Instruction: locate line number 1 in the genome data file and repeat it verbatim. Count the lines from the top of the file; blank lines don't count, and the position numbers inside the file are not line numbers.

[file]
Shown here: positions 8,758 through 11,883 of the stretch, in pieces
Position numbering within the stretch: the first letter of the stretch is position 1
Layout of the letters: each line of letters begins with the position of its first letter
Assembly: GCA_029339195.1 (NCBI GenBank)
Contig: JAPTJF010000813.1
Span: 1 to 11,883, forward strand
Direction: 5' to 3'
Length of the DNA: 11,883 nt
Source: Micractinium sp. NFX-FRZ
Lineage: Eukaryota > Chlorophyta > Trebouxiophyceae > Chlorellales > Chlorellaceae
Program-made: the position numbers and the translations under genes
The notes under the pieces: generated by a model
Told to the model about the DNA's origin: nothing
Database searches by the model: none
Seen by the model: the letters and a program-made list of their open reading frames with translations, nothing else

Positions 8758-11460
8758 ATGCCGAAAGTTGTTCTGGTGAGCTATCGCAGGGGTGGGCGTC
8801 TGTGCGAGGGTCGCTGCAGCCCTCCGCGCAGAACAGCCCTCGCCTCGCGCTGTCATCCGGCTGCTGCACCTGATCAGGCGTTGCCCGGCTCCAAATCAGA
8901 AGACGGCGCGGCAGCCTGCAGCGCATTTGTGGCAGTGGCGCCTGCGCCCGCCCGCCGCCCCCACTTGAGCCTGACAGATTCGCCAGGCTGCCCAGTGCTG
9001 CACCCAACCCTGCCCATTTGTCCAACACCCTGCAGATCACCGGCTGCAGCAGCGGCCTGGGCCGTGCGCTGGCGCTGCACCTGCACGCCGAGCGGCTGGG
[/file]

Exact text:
Shown here: positions 8,758 through 11,883 of the stretch, in pieces